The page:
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Start Date

16-8-2018 12:00 AM

Description

Hospitals increasingly make use of information technology (IT) infrastructures to enhance their services. However, it remains unclear how IT infrastructures affect clinical and operational excellence. We examine the relationship among hospitals’ IT infrastructure capability and their so-called digital capabilities, i.e., IS competences regarding information processing, digitally enabled clinical decision making, health information exchange, and telehealth. We conceptualize a research model taking a resource-based lens, and we propose two hypotheses. First, we argue that hospitals that invest in their IT infrastructure capability will outperform other hospitals regarding their digital capabilities. Furthermore, as many hospitals receive financial incentives for professionalizing digital services, we hypothesize that the strength of this particular relationship is dependent on such incentives. Findings—based on an SEM-PLS analysis on a sample of 1143 European hospital—suggest that there is a positive relationship between an IT infrastructure capability and digital capabilities, and, surprisingly, financial incentives negatively affects this relationship.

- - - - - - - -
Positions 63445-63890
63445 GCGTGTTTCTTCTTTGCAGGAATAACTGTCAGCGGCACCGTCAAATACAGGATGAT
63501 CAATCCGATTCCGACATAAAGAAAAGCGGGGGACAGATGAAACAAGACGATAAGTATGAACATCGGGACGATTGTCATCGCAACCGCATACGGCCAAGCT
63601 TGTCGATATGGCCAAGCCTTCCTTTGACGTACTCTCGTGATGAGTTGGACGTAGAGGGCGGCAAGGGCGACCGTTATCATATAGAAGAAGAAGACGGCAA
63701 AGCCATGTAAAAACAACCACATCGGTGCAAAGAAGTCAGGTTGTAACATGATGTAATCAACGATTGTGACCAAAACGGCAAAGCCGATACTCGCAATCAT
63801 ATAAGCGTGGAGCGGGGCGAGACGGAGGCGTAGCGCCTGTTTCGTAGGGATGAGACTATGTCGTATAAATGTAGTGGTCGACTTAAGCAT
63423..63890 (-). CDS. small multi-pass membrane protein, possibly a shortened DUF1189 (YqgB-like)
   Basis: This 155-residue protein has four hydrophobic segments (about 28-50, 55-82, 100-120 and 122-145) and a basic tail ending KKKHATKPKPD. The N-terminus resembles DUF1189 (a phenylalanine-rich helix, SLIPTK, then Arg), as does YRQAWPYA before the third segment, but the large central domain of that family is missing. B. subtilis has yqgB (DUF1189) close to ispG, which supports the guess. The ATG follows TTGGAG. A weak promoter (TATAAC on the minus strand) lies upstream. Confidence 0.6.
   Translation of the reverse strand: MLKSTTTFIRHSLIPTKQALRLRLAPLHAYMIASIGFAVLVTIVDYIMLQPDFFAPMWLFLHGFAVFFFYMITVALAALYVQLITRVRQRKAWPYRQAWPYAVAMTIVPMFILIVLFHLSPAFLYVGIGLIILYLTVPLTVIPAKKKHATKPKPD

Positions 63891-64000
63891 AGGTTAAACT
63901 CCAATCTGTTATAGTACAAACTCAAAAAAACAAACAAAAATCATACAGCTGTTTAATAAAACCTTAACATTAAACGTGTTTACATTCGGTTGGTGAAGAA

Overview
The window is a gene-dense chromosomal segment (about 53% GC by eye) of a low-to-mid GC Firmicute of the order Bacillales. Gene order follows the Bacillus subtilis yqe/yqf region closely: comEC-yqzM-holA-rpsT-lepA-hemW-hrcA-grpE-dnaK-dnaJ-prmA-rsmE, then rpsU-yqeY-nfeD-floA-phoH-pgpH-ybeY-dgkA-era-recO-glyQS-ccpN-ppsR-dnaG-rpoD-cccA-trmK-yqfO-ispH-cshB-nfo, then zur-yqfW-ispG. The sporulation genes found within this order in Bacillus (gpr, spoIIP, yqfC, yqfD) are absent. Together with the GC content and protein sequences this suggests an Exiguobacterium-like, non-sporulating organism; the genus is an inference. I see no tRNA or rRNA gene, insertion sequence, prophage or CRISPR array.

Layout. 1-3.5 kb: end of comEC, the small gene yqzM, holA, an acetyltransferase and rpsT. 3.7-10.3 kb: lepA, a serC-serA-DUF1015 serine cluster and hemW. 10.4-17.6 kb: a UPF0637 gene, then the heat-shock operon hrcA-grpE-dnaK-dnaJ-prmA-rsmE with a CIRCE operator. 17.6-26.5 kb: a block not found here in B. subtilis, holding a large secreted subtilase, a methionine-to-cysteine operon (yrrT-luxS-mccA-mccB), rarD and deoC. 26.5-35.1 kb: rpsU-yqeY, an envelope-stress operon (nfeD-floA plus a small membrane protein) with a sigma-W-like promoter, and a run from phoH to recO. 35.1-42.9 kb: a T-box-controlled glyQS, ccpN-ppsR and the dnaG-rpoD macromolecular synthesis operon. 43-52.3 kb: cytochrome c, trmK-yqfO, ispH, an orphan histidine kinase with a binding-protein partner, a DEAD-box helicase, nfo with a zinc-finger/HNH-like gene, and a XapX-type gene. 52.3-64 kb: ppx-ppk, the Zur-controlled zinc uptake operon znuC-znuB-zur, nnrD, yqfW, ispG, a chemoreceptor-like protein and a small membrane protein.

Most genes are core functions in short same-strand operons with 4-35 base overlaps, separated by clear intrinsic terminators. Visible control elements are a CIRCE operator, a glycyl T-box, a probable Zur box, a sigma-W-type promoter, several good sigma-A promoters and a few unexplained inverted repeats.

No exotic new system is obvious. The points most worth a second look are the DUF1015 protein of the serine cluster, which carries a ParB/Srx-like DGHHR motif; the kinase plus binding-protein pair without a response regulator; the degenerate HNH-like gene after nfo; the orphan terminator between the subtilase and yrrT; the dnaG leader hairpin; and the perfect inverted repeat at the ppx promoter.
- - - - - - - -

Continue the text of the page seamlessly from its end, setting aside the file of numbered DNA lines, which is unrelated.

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Aug 16th, 12:00 AM

Examining the relationship between a hospital’s IT infrastructure capability and digital capabilities: a resource-based perspective

Hospitals increasingly make use of information technology (IT) infrastructures to enhance their services. However, it remains unclear how IT infrastructures affect clinical and operational excellence. We examine the relationship among hospitals’ IT infrastructure capability and their so-called digital capabilities, i.e., IS competences regarding information processing, digitally enabled clinical decision making, health information exchange, and telehealth. We conceptualize a research model taking a resource-based lens, and we propose two hypotheses. First, we argue that hospitals that invest in their IT infrastructure capability will outperform other hospitals regarding their digital capabilities. Furthermore, as many hospitals receive financial incentives for professionalizing digital services, we hypothesize that the strength of this particular relationship is dependent on such incentives. Findings—based on an SEM-PLS analysis on a sample of 1143 European hospital—suggest that there is a positive relationship between an IT infrastructure capability and digital capabilities, and, surprisingly, financial incentives negatively affects this relationship.